If your loved one needs care, you should know the difference between a care home and nursing home.
While they both provide elderly care, and may be easily confused, care homes and nursing homes cater to different needs.
Whether your loved one has basic or more complex care needs, there will be a service that can support them.
Let's explore the difference between care home and nursing home settings to help you find the best care for your loved one.
Here’s what we’ll cover:
- Care homes and nursing homes both offer 24-hour-a-day residential care provided by trained care staff.
- Care homes cater for people with less complex or specific care needs, who don’t require nursing attention.
- This is different to nursing homes which have a registered nurse on hand at all times.
- Nursing home prices are, on average, more expensive than regular care homes .
What is a care home?
A care home is a residential facility where elderly people live in a community setting with care support staff on hand.
Residents don’t need to do any housework, shopping or cooking and can enjoy a comfortable custom built environment.
They can also engage in social activities or day trips out with other residents and enjoy free time in common rooms and lounges.
This can be a great opportunity for older people, especially those at risk of loneliness, to build a peer community.
What support is available in care homes?
Carers are available 24-hours-a-day to help residents live comfortably and confidently while being on hand to help.
This could include personal care or support with mobility issues, such as getting up in the morning and moving around during the day.
They can also support residents with nutrition and hydration, plus encouragement with exercise and movement.
What is a nursing home?
A nursing home fulfils the same basic criteria as a care home, what differs is the level of medical care available.
There are trained carers on hand 24-hours-a-day, but the staff to resident ratio is often higher to ensure that constant care is available.
A nursing home, as the name implies, has registered nursing staff who administer routine medical care for residents.
This might include medication support or treating ongoing medical conditions like cancer and dementia.
Often you will find care homes which have a nursing care service included.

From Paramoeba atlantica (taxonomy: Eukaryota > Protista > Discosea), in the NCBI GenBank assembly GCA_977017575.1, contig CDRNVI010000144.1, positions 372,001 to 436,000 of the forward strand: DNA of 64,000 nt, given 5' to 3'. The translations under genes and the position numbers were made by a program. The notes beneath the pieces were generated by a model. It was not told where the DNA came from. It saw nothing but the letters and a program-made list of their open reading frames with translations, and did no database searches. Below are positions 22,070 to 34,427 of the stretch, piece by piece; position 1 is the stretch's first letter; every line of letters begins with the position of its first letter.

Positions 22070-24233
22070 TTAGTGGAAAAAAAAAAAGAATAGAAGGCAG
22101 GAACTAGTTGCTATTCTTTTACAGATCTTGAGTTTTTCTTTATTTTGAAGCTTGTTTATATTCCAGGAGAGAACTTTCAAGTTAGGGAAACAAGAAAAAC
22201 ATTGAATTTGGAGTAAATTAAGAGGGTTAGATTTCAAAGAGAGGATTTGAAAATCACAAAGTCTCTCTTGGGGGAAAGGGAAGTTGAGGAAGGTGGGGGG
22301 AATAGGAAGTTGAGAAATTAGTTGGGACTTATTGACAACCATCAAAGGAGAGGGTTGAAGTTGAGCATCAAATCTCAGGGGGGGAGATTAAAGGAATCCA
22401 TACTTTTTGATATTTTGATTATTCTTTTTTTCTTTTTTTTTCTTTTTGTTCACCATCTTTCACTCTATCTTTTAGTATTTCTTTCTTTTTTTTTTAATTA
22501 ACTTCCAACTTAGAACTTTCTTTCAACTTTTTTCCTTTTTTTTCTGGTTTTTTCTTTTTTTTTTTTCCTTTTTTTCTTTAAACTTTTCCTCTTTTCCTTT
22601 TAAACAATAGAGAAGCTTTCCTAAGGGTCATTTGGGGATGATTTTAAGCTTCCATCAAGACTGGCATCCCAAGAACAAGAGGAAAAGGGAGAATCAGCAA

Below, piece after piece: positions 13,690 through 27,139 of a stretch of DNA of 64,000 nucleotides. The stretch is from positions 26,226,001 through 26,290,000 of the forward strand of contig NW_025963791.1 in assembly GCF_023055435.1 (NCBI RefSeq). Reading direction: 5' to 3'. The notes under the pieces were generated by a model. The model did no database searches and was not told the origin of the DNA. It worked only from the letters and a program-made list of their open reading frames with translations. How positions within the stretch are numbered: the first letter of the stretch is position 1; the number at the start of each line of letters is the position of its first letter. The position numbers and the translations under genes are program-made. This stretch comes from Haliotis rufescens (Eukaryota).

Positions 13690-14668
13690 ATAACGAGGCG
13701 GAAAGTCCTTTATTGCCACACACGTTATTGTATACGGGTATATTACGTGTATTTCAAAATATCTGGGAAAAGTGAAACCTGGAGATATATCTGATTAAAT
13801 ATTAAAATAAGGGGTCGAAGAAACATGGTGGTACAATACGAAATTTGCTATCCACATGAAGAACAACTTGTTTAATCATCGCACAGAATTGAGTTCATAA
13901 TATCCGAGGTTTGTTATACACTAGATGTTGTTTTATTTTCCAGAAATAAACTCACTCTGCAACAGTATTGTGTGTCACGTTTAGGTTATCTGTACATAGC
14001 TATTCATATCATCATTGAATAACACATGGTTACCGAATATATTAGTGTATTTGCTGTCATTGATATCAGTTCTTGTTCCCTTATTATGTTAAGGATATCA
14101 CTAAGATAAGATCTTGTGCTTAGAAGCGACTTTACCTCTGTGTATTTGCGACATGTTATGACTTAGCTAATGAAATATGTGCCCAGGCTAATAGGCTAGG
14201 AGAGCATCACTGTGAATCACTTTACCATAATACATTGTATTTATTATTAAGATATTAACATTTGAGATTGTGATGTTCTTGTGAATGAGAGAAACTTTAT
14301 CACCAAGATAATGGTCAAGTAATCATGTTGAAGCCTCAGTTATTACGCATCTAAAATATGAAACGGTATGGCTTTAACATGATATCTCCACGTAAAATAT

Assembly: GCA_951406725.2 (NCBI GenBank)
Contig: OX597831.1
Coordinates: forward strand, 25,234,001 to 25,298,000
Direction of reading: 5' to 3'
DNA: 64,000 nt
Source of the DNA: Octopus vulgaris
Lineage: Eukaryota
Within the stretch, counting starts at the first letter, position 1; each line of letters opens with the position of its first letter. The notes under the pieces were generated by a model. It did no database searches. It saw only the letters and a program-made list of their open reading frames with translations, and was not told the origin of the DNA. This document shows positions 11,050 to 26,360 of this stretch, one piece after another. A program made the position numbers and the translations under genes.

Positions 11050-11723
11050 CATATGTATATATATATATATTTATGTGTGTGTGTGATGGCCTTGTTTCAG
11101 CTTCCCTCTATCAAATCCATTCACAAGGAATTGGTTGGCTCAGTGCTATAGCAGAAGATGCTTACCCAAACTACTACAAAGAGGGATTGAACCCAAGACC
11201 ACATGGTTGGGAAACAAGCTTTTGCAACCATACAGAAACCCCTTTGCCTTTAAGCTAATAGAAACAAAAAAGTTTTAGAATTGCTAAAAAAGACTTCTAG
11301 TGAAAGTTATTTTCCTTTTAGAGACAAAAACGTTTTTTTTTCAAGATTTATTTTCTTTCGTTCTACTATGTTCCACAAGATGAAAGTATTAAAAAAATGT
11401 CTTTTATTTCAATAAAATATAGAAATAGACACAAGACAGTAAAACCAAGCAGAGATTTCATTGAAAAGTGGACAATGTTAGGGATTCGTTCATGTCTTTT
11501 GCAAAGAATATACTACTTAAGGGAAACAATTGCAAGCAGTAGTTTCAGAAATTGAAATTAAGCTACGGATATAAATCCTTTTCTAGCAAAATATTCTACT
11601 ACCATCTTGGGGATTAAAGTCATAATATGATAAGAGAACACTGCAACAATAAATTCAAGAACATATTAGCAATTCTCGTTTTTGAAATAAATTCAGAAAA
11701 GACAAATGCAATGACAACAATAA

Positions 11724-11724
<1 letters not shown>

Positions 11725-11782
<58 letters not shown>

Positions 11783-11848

Who can move into a nursing home?
People with a variety of medical conditions, from dementia to learning disabilities, might move into a residential nursing home.
For example, those who require intravenous medication would need nursing care, as would those with long-term wound management needs.
This might include bedsores or leg ulcers that need to be cleaned and dressed regularly.
A nursing home is the best place for this level of care as residents require medical intervention and consistent support.
What is the difference in cost between a care home and nursing home?
The fundamental difference is that a nursing home has at least one registered nurse on site at all times.
This level of qualified medical staff and care is costly, thus the price of the nursing care can be higher.
In general this comes in at around £100 more per week than a care home.
However it’s important to remember that care home costs can be impacted by many other factors.
What factors affect the cost of care homes?
- The extent of the medical and support needs which require care
- Which care home they want to live in and the size and features of their room
- Where in the UK they choose to be located
- The resident’s finances, which has a bearing on financial eligibility for support such as local authority funding
- Whether the resident is eligible for any funding for nursing care such as NHS Continuing Healthcare
How do I know what care they need?
Get a care plan
Before you decide on where your loved one receives their care, it’s important to understand their primary care needs.
This can be done through a local authority care needs assessment, which assesses what care your loved one needs to live well.